PRR_3206The UK medicines manufacturing industry – including biologics – is one of our leading manufacturing sectors, and continues to flourish as the global demand for biologics rises year on year. Last week over 300 delegates gathered in Liverpool to hear about the latest developments in the burgeoning bioprocessing industry, at the 11th Annual bioProcessUK Conference.

The theme of this year’s conference, ‘An Integrated Approach to Medicines Manufacturing’, was reflected across a number of presentations over the two days, with speakers showcasing the importance of cross-sector collaborations and the impact of new technologies in this key industry.

The influence of new technologies on the sector was highlighted in the BioProNET workshop on synthetic biology, where the panel explored the implications of this emerging field – selected as one of the government’s eight great technologies – for bioprocessing. The theme was also echoed by this year’s recipient of the Peter Dunnill Award, Dr Malcolm Rhodes, as he described the domino effect novel technologies can have in terms of the formation of companies and, in turn, further growth for the industry.

Despite the recognised strength of the UK bioprocessing industry, there is a push to further accelerate the sector and to establish the UK as a world leader, not just in bioprocessing, but across medicines manufacturing as a whole.

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Medicines Manufacturing Industry Partnership workshop panel

The Medicines Manufacturing Industry Partnership (MMIP) was the focus of a second workshop at the conference. James Christie, newly announced Project Director of the MMIP, repeatedly highlighted the importance of a unified approach to the partnership, with involvement from all areas of medicines manufacturing, to strive towards the common goal of creating an attractive and innovation-driven environment in the UK for the production of medicines.

He emphasised that the UK already has a number of qualities and initiatives in place which create an attractive landscape for the sector. As such, the major priority of the partnership is not to create new entities but rather to embed the present structure by supporting existing operations and their expansion, encouraging new investments and driving initiatives aimed at improving national capability and the global perception of the UK.

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Dr Stephen Ward, COO, Cell Therapy Catapult

The importance of integration was also recognised by Dr Stephen Ward, Chief Operating Officer, Cell Therapy Catapult, during day two’s session on Cell Therapy Industrialisation. As the cell therapy sector moves from discovery science to manufacturing science, Stephen described the need for ‘cross-pollination’ across the various sectors, in order to face some of the challenges posed by bio-medicinal manufacturing. He noted the great importance of manufacturing to the creation of a sustainable cell therapy industry. This can be seen through the work of the Cell Therapy Catapult, which supports companies to bring cell therapies from early stage research through to market.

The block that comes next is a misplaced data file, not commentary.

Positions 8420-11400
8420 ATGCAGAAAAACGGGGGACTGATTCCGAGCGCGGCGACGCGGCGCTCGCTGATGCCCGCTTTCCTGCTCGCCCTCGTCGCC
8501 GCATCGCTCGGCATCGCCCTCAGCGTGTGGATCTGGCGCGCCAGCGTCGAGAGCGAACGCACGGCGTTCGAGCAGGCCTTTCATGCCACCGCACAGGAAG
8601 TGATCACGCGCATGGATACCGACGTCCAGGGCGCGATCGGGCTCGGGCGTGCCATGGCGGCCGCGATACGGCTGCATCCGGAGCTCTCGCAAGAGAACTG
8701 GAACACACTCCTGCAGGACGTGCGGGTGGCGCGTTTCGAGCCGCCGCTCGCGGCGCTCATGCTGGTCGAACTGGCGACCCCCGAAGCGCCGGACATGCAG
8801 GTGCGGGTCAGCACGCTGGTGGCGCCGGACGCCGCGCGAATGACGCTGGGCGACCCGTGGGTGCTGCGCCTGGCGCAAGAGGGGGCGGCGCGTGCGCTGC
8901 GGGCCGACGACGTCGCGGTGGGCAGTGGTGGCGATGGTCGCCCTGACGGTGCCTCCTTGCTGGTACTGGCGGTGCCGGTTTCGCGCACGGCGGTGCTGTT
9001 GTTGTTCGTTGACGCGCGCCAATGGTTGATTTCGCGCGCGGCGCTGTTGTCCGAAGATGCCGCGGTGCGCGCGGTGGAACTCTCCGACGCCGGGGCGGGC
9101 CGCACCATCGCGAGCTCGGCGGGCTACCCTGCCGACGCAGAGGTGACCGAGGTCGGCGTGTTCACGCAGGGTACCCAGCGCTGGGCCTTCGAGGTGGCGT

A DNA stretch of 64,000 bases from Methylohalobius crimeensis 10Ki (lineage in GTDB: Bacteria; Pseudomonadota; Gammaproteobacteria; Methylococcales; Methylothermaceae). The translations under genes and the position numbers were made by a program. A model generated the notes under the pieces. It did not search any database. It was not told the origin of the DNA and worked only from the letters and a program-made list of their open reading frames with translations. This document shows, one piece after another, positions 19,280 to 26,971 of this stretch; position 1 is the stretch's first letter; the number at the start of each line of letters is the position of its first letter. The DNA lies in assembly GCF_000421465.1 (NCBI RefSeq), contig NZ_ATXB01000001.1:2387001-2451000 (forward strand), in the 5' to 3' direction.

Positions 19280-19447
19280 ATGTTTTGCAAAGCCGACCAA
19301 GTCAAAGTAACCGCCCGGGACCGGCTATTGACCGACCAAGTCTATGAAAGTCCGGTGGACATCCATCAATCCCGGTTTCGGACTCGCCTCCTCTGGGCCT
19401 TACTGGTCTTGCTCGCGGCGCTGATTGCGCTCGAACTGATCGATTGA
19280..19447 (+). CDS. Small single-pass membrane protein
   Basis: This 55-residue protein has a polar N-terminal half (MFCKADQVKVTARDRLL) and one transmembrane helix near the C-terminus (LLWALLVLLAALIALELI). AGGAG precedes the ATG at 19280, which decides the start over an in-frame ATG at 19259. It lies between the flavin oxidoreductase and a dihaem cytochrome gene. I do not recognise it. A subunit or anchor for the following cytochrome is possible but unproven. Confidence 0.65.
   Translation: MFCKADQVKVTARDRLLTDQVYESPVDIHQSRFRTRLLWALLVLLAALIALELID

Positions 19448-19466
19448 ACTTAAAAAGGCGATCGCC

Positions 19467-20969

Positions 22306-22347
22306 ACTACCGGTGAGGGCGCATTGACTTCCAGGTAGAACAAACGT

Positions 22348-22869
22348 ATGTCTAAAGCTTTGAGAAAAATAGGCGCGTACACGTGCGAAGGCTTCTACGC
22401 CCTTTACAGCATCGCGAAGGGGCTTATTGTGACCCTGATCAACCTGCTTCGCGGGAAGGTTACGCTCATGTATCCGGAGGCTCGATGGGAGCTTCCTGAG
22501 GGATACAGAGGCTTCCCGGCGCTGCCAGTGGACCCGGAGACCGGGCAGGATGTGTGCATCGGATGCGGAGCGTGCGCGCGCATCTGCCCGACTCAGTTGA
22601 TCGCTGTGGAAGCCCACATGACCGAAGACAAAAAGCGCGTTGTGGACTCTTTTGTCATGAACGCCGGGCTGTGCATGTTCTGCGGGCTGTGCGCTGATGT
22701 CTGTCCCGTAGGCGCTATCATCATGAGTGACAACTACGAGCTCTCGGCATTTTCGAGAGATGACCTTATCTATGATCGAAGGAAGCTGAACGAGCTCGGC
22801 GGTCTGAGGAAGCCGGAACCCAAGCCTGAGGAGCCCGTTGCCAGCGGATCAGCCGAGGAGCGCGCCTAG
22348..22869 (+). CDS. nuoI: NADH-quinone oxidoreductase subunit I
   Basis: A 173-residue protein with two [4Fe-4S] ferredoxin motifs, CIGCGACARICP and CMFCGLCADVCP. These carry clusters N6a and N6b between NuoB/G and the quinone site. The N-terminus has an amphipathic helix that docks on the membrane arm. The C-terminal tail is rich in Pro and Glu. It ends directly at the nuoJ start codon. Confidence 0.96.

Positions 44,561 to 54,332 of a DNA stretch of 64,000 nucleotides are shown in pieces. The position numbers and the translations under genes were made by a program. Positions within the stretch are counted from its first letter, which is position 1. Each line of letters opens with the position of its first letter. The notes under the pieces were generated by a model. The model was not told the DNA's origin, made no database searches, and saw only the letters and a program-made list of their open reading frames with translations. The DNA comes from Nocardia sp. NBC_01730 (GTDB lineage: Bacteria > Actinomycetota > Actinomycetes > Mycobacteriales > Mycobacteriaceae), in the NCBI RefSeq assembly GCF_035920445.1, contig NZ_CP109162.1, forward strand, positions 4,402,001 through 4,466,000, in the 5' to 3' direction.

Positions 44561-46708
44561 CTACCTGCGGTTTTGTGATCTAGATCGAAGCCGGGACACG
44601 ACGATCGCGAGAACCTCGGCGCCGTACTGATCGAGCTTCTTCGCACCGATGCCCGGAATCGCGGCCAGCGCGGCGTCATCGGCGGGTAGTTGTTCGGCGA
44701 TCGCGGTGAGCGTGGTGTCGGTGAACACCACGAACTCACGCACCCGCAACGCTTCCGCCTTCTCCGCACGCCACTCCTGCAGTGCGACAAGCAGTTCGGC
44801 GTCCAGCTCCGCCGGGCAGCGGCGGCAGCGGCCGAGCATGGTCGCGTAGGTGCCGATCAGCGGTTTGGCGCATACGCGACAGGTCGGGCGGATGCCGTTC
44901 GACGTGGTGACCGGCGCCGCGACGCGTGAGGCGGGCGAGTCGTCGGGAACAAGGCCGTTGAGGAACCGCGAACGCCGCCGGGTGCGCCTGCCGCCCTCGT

The UK cell therapy industry has huge potential, and investments from government, through initiatives such as the Cell Therapy Catapult, have allowed the sector to progress from a strong R&D base to the manufacture of commercial stage products, enabling the UK to become a landing pad in Europe for cell therapy. As noted by Dr Ohad Karnieli, Vice President Development and Manufacturing at Israeli company Pluristem, the progress over the last few years has been huge.

The rapid progress of the industry was also the focus of the Peter Dunnill lecture from Dr Malcolm Rhodes, who noted that recent government support has been instrumental in the rise of the UK bioprocessing sector. He described the transformation of the landscape, catalysed by collaboration between industry and government and support schemes such as the Cell Therapy Catapult, Biomedical Catalyst and the Centre for Process Innovation’s National Biologics Manufacturing Centre (part of the High Value Manufacturing Catapult). We are lucky to be in a period of continuous growth, as new companies develop from new technologies and the UK bioprocessing industry goes from strength to strength.

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Dr Malcolm Rhodes receives this year’s Peter Dunhill Award for Outstanding Contribution to UK Bioprocessing from Professor John Birch

To see a selection of photos from the event, click here.